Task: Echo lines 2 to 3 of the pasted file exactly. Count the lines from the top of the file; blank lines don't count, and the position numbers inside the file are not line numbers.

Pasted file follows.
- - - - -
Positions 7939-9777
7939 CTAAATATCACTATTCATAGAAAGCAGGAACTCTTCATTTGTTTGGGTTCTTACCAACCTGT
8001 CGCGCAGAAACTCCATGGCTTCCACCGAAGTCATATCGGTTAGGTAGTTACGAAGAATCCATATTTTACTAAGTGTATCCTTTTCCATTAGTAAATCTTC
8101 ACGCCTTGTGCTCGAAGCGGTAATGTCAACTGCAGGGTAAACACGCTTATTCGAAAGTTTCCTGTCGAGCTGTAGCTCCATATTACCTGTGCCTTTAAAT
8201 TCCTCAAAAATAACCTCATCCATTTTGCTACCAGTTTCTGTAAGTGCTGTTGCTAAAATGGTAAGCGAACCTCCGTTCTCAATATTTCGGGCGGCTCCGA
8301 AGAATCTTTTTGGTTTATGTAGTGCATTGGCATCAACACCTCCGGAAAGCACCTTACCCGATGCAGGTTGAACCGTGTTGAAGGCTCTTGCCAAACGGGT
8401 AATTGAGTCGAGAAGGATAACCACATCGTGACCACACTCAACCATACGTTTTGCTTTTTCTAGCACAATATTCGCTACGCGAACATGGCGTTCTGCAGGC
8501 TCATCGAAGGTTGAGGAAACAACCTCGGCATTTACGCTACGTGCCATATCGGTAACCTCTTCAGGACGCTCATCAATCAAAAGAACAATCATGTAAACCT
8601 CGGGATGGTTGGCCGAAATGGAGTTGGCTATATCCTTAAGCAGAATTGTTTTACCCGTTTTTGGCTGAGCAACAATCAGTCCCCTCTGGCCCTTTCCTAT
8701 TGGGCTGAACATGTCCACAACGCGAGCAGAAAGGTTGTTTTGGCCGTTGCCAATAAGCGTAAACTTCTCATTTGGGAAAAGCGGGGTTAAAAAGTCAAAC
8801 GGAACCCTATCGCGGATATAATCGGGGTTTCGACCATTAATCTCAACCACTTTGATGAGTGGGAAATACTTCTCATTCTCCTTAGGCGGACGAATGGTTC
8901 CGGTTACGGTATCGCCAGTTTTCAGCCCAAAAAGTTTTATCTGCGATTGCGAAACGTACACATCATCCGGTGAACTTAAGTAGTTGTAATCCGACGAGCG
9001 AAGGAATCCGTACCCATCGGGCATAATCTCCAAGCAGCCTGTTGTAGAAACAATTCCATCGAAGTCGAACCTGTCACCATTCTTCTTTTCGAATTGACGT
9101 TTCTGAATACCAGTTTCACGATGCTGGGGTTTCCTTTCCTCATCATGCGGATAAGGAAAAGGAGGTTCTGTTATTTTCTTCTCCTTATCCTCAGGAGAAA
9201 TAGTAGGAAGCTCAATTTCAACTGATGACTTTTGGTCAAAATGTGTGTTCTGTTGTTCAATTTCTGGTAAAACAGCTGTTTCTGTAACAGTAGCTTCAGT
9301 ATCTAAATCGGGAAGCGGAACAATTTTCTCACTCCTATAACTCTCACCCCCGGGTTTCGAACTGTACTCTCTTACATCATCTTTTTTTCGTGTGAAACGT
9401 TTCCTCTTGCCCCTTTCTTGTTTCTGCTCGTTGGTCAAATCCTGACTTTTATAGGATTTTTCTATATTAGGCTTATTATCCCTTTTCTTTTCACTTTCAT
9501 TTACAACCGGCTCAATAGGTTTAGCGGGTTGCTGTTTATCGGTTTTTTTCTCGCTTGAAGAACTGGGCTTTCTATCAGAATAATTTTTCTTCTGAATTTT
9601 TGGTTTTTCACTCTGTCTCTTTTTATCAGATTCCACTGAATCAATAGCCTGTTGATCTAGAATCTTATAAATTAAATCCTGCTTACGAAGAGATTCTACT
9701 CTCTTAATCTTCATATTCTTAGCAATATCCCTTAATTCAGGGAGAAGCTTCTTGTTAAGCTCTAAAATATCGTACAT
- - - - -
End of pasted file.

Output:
7939 CTAAATATCACTATTCATAGAAAGCAGGAACTCTTCATTTGTTTGGGTTCTTACCAACCTGT
8001 CGCGCAGAAACTCCATGGCTTCCACCGAAGTCATATCGGTTAGGTAGTTACGAAGAATCCATATTTTACTAAGTGTATCCTTTTCCATTAGTAAATCTTC